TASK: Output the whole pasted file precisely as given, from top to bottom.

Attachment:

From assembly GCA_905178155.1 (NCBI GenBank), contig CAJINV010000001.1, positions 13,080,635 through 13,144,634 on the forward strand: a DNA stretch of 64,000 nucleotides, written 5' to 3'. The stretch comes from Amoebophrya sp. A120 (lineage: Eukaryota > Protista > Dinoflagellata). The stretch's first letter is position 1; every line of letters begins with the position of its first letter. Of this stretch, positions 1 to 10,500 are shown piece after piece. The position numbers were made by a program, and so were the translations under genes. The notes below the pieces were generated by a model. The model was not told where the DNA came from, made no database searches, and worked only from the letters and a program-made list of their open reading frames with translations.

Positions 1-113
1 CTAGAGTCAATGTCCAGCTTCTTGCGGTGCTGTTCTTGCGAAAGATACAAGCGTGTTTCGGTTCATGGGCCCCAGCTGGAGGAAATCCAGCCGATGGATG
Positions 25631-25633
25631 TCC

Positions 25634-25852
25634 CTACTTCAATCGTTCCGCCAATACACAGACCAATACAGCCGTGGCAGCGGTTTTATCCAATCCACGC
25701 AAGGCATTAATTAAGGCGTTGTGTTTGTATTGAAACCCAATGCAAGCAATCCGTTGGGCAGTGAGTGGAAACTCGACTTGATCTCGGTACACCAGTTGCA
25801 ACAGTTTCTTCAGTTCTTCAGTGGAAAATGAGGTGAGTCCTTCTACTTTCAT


From assembly GCA_905178155.1 (NCBI GenBank), contig CAJINV010000001.1, positions 13,080,635 through 13,144,634 on the forward strand: a DNA stretch of 64,000 nucleotides, written 5' to 3'. The stretch comes from Amoebophrya sp. A120 (lineage: Eukaryota > Protista > Dinoflagellata). The stretch's first letter is position 1; every line of letters begins with the position of its first letter. Of this stretch, positions 1 to 10,500 are shown piece after piece. The position numbers were made by a program, and so were the translations under genes. The notes below the pieces were generated by a model. The model was not told where the DNA came from, made no database searches, and worked only from the letters and a program-made list of their open reading frames with translations.

Positions 1-113
1 CTAGAGTCAATGTCCAGCTTCTTGCGGTGCTGTTCTTGCGAAAGATACAAGCGTGTTTCGGTTCATGGGCCCCAGCTGGAGGAAATCCAGCCGATGGATG
Positions 25631-25633
25631 TCC

Positions 25634-25852
25634 CTACTTCAATCGTTCCGCCAATACACAGACCAATACAGCCGTGGCAGCGGTTTTATCCAATCCACGC
25701 AAGGCATTAATTAAGGCGTTGTGTTTGTATTGAAACCCAATGCAAGCAATCCGTTGGGCAGTGAGTGGAAACTCGACTTGATCTCGGTACACCAGTTGCA
25801 ACAGTTTCTTCAGTTCTTCAGTGGAAAATGAGGTGAGTCCTTCTACTTTCAT